The Daily Stream: Professor Marston And The Wonder Women Is A Tender And Vital Polyamorous Love Story

(Welcome to The Daily Stream, an ongoing series in which the /Film team shares what they've been watching, why it's worth checking out, and where you can stream it.)

The Movie: "Professor Marston and the Wonder Women"

Where You Can Stream It: Tubi, Kanopy, and Freevee

The Pitch: This hidden gem from 2017 is billed as the true story of the invention of Wonder Woman, and indeed, it is a partly fictionalized biographical film about William Moulton Marston (Luke Evans), who created the character. But this is about as far from a comic book movie as you can get. Instead, it's a tender love story, the kind that's scarcely told. It's not about two people who find each other, but three, and the fulfillment, exploration, and brave subversion that comes with their lifelong relationship. 

William, a professor and psychologist, begins the film married to his research partner, Elizabeth (Rebecca Hall). Soon, the pair meet Olive (Bella Heathcote), a student of William's who becomes the pair's assistant — and realize they're falling for her, too.

"Professor Marston and the Wonder Women" is as sexy as you'd expect a film about exploring kink and polyamory to be, but its superpower is its heart: writer-director Angela Robinson's script treats still-taboo topics — that are rarely portrayed as anything but sensational — with authenticity and sweetness. And though details were invented, the film really is based on a true story. According to texts including Jill Lepore's book "The Secret History of Wonder Woman," William, his wife, and their partner did live a committed polyamorous lifestyle as far back as the 1920s. They raised kids together, worked in research together, and created one of the world's most-loved superheroes.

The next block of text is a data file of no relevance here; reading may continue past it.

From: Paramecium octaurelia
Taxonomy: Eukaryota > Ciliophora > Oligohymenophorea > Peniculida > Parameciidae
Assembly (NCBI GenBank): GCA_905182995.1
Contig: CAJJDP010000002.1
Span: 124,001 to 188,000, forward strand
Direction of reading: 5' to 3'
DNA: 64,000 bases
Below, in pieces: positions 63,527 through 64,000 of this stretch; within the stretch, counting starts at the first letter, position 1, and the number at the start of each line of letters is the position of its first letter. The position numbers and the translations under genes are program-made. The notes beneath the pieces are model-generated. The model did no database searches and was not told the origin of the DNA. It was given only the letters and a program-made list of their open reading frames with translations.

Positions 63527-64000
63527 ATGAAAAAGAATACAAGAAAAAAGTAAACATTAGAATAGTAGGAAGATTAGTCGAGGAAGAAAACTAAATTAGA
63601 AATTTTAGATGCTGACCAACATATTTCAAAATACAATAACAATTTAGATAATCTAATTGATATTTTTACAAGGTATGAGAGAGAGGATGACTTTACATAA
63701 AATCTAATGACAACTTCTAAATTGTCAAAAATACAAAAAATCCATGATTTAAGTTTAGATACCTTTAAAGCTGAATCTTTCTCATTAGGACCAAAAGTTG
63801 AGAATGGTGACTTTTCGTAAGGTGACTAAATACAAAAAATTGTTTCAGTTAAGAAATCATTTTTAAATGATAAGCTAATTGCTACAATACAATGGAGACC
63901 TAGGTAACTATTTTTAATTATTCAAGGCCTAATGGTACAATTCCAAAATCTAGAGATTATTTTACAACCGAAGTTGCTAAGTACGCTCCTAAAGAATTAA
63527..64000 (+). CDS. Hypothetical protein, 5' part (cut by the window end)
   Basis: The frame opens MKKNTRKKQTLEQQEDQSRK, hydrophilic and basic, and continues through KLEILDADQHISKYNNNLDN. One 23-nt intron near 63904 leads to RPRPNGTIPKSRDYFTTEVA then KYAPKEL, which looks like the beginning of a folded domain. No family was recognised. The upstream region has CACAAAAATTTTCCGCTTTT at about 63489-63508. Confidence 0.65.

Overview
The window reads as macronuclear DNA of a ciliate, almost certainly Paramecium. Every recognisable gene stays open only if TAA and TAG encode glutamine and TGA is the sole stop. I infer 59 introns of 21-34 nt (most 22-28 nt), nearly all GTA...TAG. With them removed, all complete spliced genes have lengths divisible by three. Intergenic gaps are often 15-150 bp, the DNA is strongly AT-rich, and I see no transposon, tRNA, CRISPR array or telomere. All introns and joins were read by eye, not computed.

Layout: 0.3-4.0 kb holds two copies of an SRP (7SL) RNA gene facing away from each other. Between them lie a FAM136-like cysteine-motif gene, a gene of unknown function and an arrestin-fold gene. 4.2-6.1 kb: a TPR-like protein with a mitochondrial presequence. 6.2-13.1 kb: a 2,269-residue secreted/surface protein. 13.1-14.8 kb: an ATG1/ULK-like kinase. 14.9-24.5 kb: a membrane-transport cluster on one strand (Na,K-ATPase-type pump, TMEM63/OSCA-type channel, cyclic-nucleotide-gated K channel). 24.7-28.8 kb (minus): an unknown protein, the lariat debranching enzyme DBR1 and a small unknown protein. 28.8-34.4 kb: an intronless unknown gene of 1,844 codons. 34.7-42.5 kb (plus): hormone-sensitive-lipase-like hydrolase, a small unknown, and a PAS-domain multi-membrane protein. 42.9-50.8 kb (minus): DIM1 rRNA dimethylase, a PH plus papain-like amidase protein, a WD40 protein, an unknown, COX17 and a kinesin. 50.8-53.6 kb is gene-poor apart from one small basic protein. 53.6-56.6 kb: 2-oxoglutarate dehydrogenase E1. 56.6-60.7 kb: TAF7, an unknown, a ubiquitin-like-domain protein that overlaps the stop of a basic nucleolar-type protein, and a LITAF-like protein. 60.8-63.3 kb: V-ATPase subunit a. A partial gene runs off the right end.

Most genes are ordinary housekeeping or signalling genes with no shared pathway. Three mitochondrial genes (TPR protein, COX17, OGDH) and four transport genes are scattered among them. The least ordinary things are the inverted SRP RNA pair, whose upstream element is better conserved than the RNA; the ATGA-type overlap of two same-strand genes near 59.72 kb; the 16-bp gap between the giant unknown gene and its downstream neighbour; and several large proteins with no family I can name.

Why it's essential viewing

Movies and TV shows that portray healthy, mature love stories about people in non-monogamous relationships aren't just vanishingly rare: they barely exist at all. "Professor Marston and the Wonder Women" does an exemplary job normalizing not only polyamory, but also kink and queerness. Pop culture is saturated with harmful stereotypes about all three of these topics, from the portrayal of polyamory as something sloppy, dirty, and inequitable, to the pervasive misconception that consensual BDSM is either a sign of "brokenness" or just straight-up abuse, to the near-blanket portrayal of both lifestyles as degrading and unstable.

"Professor Marston and the Wonder Women" doesn't give these misconceptions room to breathe. Instead, it extinguishes them promptly by portraying a story about smart, well-adjusted people who are equals in life and partnership, and whose kink and polyamory are meaningful, playful, and infused with love. Not only is their love life not harmful, but it's actually healing, and seeing that on screen can be healing too for anyone who's ever been told their way of loving is wrong. Watching "Professor Marston and the Wonder Women" as a queer, poly person is a pure and positive feeling, like that moment when Elizabeth and William see a bound and costumed Olive, her form perfectly lit up by a golden glow, and are struck with the inspiration for Wonder Woman.

It's also a sexy, understated historical drama

The film is a foundational representation of polyamory in cinema, and a vital reminder that queer history has always existed, but on top of all that, it's also very good. Understated and cerebral as often as it's sensuous, "Professor Marston and the Wonder Women" takes the sometimes-dull genre of historical biopic and makes its heart beat loud. 

Evans, Hall, and Heathcote form a trio that crackles with tension, emotion, and intelligence. Meanwhile, Robinson expertly reframes moments that could seem lurid in the hands of another filmmaker, keeping their heat without any sense of judgement. The trio's relationship isn't entirely aspirational; Olive's status as William's student is a power dynamic that deserves to be interrogated, and the film certainly frets about her agency. But for the most part, it's a surprisingly gentle romance about fulfillment, discovery, and three people who find happiness by charting their own course in life and love.